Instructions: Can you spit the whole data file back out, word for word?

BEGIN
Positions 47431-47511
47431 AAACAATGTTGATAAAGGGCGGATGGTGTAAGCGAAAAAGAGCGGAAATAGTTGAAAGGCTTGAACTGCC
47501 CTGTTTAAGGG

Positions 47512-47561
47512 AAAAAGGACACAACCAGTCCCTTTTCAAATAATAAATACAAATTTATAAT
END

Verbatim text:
Positions 47431-47511
47431 AAACAATGTTGATAAAGGGCGGATGGTGTAAGCGAAAAAGAGCGGAAATAGTTGAAAGGCTTGAACTGCC
47501 CTGTTTAAGGG

Positions 47512-47561
47512 AAAAAGGACACAACCAGTCCCTTTTCAAATAATAAATACAAATTTATAAT